*** This is a reprint of the Guest Editorial published in the July 2011 issue of eNTS The Magazine of the Native Tree Society
By Don Bertolette
The Western Native Tree Society (WNTS) was formed relatively recently in the context of the original organization, the Eastern Tree Society (ENTS). ENTS, the creation of Robert Leverett, David Stahle, Matt Therrell, Will Blozan, and Mike Perlman, was formed in 1996 to reach out to a larger audience of those who revered trees in all their forms, whether in words, or art, or alive in the woods.
The evolution of WNTS was a natural extension of ENTS and another positive result of my long-time association with Robert “Bob”Leverett, going back to my pursuit of a graduate degree (MS in Forestry, 1993) from the University of Massachusetts at Amherst. My thesis was using satellite imagery to identify old-growth forest ecosystems. Early on I met with Bob who was widely known then as an old-growth hunter/enthusiast, and soon we were often found rambling through the woods of northwestern Massachusetts is search of the wily old-growth. This was at a time when researchers were scrambling to find a comprehensive and useful definition for what Bob and I were recognizing as ‘old-growth trees and/or forests’. It was an exciting time, and much of our time was spent either in the woods, or in my case later, with computer workstations that were able to manipulate satellite imagery and geographic information systems (GIS). After the successful defense of my thesis, I returned west and headed north with my spouse Rhonda, to pursue our careers in Alaska.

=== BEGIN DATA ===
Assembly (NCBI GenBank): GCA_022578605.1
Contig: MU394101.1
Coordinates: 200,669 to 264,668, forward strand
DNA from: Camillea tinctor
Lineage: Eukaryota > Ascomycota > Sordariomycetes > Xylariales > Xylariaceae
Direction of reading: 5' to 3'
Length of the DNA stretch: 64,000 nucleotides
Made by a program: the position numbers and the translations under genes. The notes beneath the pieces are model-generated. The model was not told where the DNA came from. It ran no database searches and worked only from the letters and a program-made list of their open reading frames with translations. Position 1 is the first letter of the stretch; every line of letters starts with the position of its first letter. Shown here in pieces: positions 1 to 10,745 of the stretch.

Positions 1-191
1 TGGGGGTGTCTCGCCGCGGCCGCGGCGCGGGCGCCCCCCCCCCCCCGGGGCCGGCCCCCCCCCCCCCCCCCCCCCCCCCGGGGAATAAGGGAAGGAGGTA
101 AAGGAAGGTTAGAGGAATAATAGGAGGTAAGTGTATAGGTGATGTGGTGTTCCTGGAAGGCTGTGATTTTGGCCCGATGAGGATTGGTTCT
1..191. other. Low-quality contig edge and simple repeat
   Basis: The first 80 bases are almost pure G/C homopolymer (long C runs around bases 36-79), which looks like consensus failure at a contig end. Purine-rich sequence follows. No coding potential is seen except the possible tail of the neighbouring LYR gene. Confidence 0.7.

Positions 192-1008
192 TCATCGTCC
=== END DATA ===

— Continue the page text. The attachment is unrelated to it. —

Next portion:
I worked initially with the Chugach National Forest in performing an Information Needs Analysis for their upcoming Integrated Natural Resource Inventory, and the revision of their Forest Plan. I continued to have opportunities to further my use of remote sensing (RS) and GIS in classifying vegetation structure and composition in the remote and essentially undisturbed Chugach National Forest.